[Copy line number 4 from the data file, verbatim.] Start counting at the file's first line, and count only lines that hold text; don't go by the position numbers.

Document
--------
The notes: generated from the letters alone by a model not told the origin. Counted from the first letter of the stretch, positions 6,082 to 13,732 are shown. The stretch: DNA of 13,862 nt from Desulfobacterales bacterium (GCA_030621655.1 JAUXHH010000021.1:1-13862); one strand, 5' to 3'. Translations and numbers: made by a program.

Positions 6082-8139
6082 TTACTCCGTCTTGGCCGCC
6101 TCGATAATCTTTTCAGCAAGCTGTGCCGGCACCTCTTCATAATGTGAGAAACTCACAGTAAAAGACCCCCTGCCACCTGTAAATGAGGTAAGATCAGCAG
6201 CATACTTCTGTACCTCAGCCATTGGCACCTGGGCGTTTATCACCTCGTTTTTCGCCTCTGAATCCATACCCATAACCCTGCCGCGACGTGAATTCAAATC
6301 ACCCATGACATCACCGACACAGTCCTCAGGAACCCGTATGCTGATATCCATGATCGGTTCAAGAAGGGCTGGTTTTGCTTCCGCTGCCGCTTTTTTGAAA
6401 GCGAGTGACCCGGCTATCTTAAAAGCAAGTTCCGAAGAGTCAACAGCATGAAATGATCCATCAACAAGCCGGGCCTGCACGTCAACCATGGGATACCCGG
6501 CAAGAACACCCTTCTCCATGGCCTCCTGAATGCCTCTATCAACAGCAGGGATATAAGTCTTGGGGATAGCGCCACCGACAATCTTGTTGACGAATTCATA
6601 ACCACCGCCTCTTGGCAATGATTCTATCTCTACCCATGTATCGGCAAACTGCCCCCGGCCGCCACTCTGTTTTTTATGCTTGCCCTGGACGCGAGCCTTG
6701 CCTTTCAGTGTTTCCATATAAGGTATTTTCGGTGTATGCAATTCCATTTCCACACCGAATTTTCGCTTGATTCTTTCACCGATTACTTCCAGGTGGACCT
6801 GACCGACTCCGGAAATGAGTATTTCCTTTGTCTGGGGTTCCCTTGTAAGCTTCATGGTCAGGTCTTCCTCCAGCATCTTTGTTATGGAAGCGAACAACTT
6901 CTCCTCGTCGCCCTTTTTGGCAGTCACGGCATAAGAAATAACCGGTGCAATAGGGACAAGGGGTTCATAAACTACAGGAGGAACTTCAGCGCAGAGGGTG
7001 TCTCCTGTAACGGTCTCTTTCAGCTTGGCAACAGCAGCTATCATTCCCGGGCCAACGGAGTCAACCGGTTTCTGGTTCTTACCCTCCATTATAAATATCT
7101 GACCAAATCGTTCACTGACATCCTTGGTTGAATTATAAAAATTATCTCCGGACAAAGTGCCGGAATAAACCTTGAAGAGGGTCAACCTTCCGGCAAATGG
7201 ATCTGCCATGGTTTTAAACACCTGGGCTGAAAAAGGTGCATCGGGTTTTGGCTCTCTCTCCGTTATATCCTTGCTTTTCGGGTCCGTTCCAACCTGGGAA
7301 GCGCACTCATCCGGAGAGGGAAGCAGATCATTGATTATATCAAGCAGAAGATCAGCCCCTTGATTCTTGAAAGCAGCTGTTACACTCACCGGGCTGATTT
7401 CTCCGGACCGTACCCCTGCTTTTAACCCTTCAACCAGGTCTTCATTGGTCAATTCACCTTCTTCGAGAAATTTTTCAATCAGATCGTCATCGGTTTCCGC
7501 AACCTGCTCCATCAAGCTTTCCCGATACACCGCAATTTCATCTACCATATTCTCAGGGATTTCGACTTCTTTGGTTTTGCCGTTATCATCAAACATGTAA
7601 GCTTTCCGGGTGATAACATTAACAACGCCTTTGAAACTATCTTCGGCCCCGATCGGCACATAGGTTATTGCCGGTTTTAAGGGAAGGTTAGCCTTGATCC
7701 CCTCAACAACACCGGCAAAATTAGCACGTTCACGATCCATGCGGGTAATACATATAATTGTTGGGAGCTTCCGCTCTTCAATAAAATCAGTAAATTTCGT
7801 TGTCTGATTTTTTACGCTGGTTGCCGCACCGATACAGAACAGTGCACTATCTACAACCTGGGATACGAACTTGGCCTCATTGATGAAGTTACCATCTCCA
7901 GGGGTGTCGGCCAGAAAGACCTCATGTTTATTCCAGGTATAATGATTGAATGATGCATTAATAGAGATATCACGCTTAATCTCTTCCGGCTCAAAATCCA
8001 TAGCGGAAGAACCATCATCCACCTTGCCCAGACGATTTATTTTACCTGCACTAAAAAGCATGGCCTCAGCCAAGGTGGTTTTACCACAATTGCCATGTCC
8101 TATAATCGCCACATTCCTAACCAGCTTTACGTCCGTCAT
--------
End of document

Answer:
6101 TCGATAATCTTTTCAGCAAGCTGTGCCGGCACCTCTTCATAATGTGAGAAACTCACAGTAAAAGACCCCCTGCCACCTGTAAATGAGGTAAGATCAGCAG